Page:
Fetal HIV Transmission Risk and Duration of Membrane Rupture

This study has been completed.
Sponsor:
Information provided by (Responsible Party):
St. Michael's Hospital, Toronto
ClinicalTrials.gov Identifier:
NCT01616823
First received: February 29, 2012
Last updated: June 8, 2012
Last verified: September 2011

February 29, 2012
June 8, 2012
January 2009
December 2009   (final data collection date for primary outcome measure)
Mode of delivery [ Time Frame: Ten years ] [ Designated as safety issue: No ]
In optimally managed HIV+ women with undetectable viral loads and on HAART, receiving intrapartum IV ZDV, the risk of vertical transmission of HIV is independent of the length of time of rupture of membranes (as a secondary measure)
Same as current
Complete list of historical versions of study NCT01616823 on ClinicalTrials.gov Archive Site
Median length of time of membrane rupture [ Time Frame: Ten Years ] [ Designated as safety issue: No ]
In optimally managed HIV+ women with undetectable viral loads and on HAART, receiving intrapartum IV ZDV, the risk of vertical transmission of HIV is independent of the length of time of rupture of membranes (as a secondary measure)
Same as current
Not Provided
Not Provided
 
Fetal HIV Transmission Risk and Duration of Membrane Rupture
Duration of Rupture of Membranes and Risk of Fetal Transmission of HIV in Optimally Managed HIV Positive Mothers

In optimally managed HIV+ women with undetectable viral loads, who are on HAART and also receiving intrapartum IV ZDV, the risk of vertical transmission of HIV is independent of the length of time of rupture of membranes.

In developed countries, HIV infection is now considered a chronic disease and thus the life expectancy of people infected with HIV is approaching that of the general population. Therefore many HIV positive women are choosing to pursue pregnancies. An important concern for antenatal and intrapartum management is decreasing the risk of vertical transmission. With the use of highly active antiretroviral therapy (HAART) and intrapartum IV zidovudine (ZDV) the risk of transmission is decreased significantly, however there is some debate surrounding optimal mode of delivery. Possible mechanisms leading to perinatal transmission include transfusion of the mother's blood to the fetus during labour contractions, infection after rupture of membranes and direct contact of the fetus with infected secretions or blood from the maternal genital tract.

When maternal viral load is detectable, The Society of Obstetricians and Gynaecologists of Canada (SOGC) and other governing bodies recommend that elective cesarean section be performed for delivery as there is a 12-fold increased risk of perinatal transmission. However, the evidence suggests that for women at very low risk of transmission, such as those with an undetectable viral load and on HAART, the benefit of transmission reduction provided by cesarean section may be negligible.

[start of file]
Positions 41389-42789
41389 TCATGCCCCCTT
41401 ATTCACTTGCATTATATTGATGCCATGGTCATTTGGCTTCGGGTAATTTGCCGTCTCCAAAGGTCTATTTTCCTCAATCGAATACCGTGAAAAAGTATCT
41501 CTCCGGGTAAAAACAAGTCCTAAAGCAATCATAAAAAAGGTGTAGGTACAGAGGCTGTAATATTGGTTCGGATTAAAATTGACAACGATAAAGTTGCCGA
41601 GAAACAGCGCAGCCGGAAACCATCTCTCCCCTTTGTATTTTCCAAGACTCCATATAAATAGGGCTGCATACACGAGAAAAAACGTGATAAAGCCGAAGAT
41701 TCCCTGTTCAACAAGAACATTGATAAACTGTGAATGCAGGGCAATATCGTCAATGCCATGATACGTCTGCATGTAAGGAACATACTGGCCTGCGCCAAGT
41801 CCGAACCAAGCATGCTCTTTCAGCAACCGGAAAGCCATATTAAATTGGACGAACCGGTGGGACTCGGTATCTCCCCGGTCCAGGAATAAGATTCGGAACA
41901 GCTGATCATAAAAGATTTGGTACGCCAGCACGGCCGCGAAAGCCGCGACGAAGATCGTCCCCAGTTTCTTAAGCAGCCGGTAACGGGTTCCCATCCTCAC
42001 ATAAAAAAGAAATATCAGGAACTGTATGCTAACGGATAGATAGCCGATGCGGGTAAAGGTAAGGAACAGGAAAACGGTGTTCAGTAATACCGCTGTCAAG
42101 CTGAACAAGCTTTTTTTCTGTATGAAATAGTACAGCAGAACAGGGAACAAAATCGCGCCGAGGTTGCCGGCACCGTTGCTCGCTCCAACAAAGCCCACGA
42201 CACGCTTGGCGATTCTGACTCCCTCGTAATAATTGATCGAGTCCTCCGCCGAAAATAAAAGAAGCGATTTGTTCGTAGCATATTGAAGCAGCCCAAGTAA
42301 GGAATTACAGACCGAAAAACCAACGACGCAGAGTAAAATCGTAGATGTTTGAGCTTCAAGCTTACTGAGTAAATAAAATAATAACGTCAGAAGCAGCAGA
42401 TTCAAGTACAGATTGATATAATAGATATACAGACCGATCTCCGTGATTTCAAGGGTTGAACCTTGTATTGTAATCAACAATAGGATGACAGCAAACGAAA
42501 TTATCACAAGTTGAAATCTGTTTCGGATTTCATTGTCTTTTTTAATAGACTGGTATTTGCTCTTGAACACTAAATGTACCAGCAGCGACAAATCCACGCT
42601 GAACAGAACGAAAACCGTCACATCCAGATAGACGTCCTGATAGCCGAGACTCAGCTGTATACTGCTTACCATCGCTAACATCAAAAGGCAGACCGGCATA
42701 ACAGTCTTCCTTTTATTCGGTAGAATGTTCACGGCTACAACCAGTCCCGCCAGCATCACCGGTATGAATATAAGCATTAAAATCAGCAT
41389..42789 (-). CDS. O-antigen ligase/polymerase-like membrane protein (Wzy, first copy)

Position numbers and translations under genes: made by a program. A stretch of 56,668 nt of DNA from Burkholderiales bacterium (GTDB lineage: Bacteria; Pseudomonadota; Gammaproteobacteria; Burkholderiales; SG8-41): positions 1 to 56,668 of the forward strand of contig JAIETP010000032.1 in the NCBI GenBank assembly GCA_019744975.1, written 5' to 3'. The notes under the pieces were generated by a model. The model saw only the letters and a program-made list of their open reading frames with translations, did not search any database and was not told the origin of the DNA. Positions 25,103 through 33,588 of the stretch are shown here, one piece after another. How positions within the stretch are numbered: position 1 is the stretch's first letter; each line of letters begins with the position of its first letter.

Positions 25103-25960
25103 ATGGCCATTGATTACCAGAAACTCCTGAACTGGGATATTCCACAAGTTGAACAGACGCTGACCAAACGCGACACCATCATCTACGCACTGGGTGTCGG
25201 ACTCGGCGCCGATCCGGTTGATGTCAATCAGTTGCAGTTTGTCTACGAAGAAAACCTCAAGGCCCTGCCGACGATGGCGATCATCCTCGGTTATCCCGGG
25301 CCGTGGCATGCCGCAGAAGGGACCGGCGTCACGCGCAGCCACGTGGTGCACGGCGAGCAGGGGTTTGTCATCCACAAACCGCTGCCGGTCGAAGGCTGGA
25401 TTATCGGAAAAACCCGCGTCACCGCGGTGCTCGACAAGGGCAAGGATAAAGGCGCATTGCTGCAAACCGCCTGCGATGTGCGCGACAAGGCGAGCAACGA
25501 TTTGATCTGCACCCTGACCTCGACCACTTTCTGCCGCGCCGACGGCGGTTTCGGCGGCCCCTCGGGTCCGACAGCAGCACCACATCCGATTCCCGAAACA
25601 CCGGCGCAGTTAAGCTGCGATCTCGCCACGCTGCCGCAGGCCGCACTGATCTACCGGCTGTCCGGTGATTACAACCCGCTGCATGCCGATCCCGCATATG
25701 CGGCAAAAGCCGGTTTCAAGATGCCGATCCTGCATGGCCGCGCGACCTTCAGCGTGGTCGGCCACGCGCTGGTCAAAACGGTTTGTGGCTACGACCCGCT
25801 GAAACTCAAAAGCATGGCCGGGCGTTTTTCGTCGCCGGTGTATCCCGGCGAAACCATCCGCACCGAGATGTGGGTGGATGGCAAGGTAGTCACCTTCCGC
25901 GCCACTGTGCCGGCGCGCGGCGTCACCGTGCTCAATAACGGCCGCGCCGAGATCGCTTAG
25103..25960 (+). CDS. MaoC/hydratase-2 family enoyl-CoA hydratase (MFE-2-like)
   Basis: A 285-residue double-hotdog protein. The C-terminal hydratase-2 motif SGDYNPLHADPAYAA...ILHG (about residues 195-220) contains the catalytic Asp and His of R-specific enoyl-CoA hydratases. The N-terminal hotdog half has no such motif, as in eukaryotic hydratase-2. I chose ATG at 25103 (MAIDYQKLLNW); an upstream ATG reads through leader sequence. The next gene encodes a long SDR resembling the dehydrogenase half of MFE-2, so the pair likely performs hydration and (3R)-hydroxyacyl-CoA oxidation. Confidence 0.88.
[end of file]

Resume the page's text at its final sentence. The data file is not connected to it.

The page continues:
The question of length of time of rupture of membranes prior to delivery and transmission risk has been a source of controversy, especially in the context of women on suppressive therapy (HAART) with an undetectable viral load. Traditional thinking has stated that the length of time of rupture of membranes should not be longer than 4 hours, as the benefit of cesarean section is lost after this time. However, this thinking is based on data where maternal viral loads were not known and only intrapartum IV ZDV was used. Many practitioners believe that in women with undetectable viral loads, virally suppressed on HAART, the safest route of delivery is vaginal, irrespective of length of time of rupture of membranes.

This is a retrospective cohort study which plans to examine the mode of delivery and median length of time of rupture of membranes for HIV positive women in two downtown academic institutions in Toronto.

Observational
Observational Model: Cohort
Time Perspective: Retrospective
Not Provided
Not Provided
Probability Sample

Total of 210 women from two downtown Toronto, Ontario academic-affiliated hospitals

  • Human Immunodeficiency Virus
  • HIV
Not Provided
HIV Positive Women
HIV positive women in two downtown Toronto, Ontario academic-affiliated hospitals
Not Provided

*   Includes publications given by the data provider as well as publications identified by ClinicalTrials.gov Identifier (NCT Number) in Medline.
 
Completed
210
December 2010
December 2009   (final data collection date for primary outcome measure)

Inclusion Criteria:

  • all HIV positive women from January 2000

Exclusion Criteria:

  • women not on HAART and who were not receiving intrapartum intravenous zidovudine
Female
Not Provided
No
Contact information is only displayed when the study is recruiting subjects
Canada
 
NCT01616823
REB File # 10-232
No
St. Michael's Hospital, Toronto
St. Michael's Hospital, Toronto
Not Provided
Principal Investigator: Mark Yudin, MD St. Michael's Hospital, Toronto
St. Michael's Hospital, Toronto
September 2011

ICMJE     Data element required by the International Committee of Medical Journal Editors and the World Health Organization ICTRP